CONCEPTS IN TRANSMISSION TRANSPORT
ray beam from the transmitting antenna will graze the rounded surface of the horizon can
be calculated using one of the formulas given below:
To the optical horizon
(k = 1):
and to the radio horizon
(k = 4/3):
d = 2.9(2h )
k expresses the bending characteristic of the path.
These formulas should only be used for rough estimates of distance to the horizon
under smooth earth conditions. As we will find out later, the horizon clearance must be
something greater (
n feet or meters) of grazing. The difference between formulas (9.1a)
and (9.1b) and (9.1c) is that formula (9.1a) is "true" line-of-sight and expresses the optical
distance. Here the radio ray beam follows a straight line. Under most circumstances the
microwave ray beam is bent toward the earth because of characteristics of the atmosphere.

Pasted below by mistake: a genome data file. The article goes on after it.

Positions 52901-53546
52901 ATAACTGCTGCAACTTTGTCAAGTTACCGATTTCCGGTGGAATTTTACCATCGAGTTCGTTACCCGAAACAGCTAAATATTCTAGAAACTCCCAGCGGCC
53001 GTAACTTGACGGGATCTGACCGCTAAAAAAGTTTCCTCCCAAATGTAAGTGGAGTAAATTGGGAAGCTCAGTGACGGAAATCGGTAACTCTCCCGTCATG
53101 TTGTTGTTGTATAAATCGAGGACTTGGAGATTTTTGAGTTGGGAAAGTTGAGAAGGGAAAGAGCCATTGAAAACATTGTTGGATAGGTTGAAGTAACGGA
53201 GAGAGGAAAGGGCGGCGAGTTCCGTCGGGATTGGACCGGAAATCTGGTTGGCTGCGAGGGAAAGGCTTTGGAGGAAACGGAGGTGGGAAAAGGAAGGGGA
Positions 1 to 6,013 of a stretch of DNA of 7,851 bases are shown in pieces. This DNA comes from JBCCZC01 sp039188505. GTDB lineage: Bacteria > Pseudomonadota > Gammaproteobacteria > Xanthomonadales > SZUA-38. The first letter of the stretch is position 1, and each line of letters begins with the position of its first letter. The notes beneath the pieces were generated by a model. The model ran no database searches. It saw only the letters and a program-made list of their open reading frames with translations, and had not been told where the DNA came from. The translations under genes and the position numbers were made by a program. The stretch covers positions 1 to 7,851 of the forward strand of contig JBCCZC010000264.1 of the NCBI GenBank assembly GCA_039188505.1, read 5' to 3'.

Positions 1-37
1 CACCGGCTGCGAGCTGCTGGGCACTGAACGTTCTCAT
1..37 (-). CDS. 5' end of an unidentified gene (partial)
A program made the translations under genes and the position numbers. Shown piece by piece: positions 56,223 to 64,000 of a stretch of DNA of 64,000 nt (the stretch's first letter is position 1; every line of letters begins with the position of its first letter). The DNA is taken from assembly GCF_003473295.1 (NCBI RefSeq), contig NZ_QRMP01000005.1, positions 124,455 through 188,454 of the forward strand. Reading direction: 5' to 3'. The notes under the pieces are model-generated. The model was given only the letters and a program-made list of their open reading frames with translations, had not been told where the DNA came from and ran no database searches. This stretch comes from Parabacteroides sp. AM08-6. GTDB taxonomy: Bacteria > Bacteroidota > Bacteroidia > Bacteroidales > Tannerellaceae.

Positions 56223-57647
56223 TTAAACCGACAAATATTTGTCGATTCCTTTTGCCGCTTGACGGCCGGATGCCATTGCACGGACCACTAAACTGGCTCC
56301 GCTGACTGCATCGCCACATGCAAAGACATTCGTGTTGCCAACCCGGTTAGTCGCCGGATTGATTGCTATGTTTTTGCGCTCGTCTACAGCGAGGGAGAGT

This is expressed in formulas (9.1b) and (9.1c), and it assumes the most common bending
characteristic. Figure 9.3 is a model that may be used for formulas (9.1). It also shows
the difference between the optical distance to the horizon and the radio distance to
The design of an LOS microwave link involves five basic steps:
1. Setting performance requirements.
2. Site selection and the preparation of a path profile to determine antenna tower
3. Carrying out a path analysis, often called a link budget. Here is where we dimension
equipment to meet the performance requirements set in step 1.
4. Physically running a path/site survey.
5. Installation of equipment and test of the system prior to cutting it over to carry traffic.
In the following paragraphs we review the first four steps.
Setting Performance Requirements
. As we remember from Chapter 6, the
performance of a digital system is expressed in a bit error rate (bit error ratio) (BER).
In our case here, it will be expressed as a BER with a given time distribution. A time
Radio and optical horizon (smooth earth).